Alan Ruttenberg is a tremendous force in making data open and efficient on the web. He is not only a fervent advocate of open access, but he also develops standards and tools needed to understand, analyze and reproduce shared data. He was a central developer of the BioPAX, Pathway exchange language for Biological pathway data (http://www.biopax.org/). He is the driving force behind the Neurocommons effort (http://neurocommons.org/, http://bib.oxfordjournals.org/content/10/2/193.short), a large scale Semantic Web knowledge base of biological information aimed at supporting, initially, the neurosciences, and part of the Science Commons endeavor. He has been involved in multiple W3C activities, such as the Health Care Life Sciences Interest Group (http://www.w3.org/blog/hcls/), and more recently he was a chair of the OWL2 working group (http://www.w3.org/2007/OWL/wiki/OWL_Working_Group). He is a coordinator for the OBO Foundry consortium (http://obofoundry.org/coordination.shtml) and is involved in development of several ontological resources such as the Ontology for Biomedical Investigations (OBI), the Basic Formal Ontology (BFO) that will form the upper level ontology for the OBO foundry, the Infectious Disease Ontology (IDO), the Program on Ontologies of Neural Structures (PONS), the Information Artifact Ontology (IAO), the Adverse Event Reporting Ontology (AERO) and BioPAX-OBO for representing molecular and cellular pathways. Alan is a pioneer in his work; he encourages everybody, whether they are students, professor, data providers or policy makers to share open data, and provide support in helping them do so on a daily basis.

Steven Salzberg, Johns Hopkins University

Steven Salzberg has made many contributions to open access bioinformatics software, beginning with the pioneering system for bacterial gene finding, Glimmer (http://cbcb.umd.edu/software/glimmer/), and the MUMmer (http://mummer.sourceforge.net/) whole-genome alignment package. His group has built a suite of next-generation sequencing tools including Bowtie (http://bowtie-bio.sourceforge.net/index.shtml), TopHat (http://tophat.cbcb.umd.edu/), and Cufflinks (http://cufflinks.cbcb.umd.edu/), which have been adopted by thousands of scientists around the world, and have collectively been downloaded over 200,000 times. Salzberg has developed open source software for genome assembly as well, launching the AMOS project (http://sourceforge.net/apps/mediawiki/amos/index.php?title=AMOS) that includes many assemblers and assembly utilities. He has publicly advocated for greater sharing of data, and was the co-founder of the Influenza Genome Project, which sequenced thousands of strains of the influenza virus. Salzberg has also advocated forcefully against both software and gene patents, publishing many commentaries in high-profile journals and on his genomics (http://genome.fieldofscience.com/) and Forbes (http://blogs.forbes.com/stevensalzberg/) blog sites.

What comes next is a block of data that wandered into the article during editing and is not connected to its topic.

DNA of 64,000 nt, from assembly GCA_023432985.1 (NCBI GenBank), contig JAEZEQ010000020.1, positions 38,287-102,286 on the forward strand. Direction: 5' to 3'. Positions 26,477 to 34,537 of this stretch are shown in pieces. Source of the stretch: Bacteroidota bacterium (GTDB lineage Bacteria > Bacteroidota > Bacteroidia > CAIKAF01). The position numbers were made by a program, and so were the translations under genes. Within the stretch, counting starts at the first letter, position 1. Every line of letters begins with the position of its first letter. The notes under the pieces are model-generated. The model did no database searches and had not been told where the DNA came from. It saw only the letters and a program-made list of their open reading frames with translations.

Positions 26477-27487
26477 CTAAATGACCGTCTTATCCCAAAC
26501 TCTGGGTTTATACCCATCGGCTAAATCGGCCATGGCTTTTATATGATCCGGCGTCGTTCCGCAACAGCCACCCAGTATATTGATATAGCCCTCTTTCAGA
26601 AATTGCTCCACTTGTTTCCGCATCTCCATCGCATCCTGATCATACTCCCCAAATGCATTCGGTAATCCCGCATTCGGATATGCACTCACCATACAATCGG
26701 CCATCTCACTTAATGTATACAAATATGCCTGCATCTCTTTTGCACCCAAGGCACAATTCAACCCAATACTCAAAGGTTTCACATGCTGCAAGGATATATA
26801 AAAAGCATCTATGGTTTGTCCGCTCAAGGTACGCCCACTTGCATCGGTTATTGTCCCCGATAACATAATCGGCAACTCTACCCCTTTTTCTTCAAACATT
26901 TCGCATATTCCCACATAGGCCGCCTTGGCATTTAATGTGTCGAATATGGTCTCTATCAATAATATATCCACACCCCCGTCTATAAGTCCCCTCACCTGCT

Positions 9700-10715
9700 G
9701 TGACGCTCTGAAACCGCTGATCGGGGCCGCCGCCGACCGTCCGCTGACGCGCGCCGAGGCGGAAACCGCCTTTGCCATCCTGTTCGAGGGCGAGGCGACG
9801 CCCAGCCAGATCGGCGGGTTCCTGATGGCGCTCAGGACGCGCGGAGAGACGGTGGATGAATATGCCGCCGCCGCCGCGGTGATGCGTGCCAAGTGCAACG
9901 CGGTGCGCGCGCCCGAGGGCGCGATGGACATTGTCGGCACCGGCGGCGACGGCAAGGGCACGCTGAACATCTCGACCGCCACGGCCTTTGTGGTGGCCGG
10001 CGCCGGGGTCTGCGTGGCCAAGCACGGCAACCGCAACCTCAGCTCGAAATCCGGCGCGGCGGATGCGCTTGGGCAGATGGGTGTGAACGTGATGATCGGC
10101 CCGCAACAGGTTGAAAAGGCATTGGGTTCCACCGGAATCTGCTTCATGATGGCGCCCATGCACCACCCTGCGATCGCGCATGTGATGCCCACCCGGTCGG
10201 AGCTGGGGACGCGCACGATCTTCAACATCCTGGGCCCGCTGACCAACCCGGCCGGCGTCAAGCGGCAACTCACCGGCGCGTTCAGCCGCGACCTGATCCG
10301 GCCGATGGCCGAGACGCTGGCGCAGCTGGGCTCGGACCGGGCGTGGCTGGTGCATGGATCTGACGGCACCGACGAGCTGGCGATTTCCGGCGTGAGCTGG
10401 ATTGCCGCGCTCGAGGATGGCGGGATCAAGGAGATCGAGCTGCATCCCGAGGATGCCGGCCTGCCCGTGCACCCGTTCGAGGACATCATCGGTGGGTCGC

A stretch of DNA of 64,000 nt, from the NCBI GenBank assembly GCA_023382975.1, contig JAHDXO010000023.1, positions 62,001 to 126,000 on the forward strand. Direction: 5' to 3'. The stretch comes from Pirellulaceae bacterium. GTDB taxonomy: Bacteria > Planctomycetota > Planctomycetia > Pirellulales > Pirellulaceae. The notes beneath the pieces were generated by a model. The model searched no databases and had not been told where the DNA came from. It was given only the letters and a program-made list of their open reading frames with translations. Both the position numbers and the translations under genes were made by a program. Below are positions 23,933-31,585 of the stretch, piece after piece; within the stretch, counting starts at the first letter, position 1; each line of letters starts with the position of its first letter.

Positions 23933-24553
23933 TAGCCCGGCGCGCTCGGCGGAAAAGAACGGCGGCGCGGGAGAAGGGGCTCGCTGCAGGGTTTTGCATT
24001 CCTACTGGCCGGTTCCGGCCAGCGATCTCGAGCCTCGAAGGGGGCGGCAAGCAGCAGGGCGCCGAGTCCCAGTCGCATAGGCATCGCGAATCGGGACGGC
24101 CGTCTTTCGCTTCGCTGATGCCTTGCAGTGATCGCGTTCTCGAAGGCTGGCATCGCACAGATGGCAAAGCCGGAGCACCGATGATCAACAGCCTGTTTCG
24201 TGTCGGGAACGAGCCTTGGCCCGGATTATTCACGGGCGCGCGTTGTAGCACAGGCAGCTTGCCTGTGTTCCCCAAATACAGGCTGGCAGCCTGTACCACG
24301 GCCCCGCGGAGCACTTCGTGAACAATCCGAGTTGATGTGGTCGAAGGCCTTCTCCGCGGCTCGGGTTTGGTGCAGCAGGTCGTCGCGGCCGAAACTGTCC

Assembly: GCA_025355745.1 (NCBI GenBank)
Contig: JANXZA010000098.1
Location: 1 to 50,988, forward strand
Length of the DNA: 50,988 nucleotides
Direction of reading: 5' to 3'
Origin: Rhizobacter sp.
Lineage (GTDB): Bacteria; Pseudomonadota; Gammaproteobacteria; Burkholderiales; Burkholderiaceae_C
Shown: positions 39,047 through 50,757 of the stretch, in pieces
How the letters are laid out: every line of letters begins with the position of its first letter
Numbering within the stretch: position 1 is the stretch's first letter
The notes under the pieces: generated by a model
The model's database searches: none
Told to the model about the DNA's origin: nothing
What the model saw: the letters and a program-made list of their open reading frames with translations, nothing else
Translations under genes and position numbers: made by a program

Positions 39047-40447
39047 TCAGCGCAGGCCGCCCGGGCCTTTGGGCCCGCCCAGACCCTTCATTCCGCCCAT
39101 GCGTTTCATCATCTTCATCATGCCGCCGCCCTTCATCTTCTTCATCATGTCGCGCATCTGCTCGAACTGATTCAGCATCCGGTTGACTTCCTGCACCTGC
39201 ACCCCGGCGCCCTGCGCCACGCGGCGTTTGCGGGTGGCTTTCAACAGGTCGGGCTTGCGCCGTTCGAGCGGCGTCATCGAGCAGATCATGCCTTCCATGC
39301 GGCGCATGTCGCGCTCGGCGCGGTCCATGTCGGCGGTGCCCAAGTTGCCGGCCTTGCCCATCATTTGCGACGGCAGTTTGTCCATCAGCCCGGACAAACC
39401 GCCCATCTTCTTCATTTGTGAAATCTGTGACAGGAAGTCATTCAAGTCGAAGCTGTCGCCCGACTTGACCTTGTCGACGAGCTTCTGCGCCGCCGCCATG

Owen White, University of Maryland

Owen White is a long-time supporter of open source development. He has spearheaded or contributed to multiple projects that provide software and computing resources to the research community free of charge. His current projects include The Data Intensive Academic Grid (http://diagcomputing.org/), which provides academic researchers free access to computational infrastructure for large-scale analysis through cloud environments, direct access, and virtual machines; the Open Science Data Framework (OSDF) (http://osdf.igs.umaryland.edu/), which is an open source architecture for the efficient capture, linking, and retrieval of multiple complex datasets and associated metadata, and has been used to store and deliver information from the Human Microbiome Project (HMP) made available through the HMP Data Analysis and Coordination Center website (http://www.hmpdacc.org/). Owen is also involved with the Annotation Engine (http://ae.igs.umaryland.edu/cgi/index.cgi), which provides free prokaryotic genome analysis to the research community giving users access to IGS-developed pipelines and tools and includes is the open source annotation curation and visualization tool Manatee (http://manatee.sourceforge.net/igs/index.shtml), currently in use by hundreds of researchers.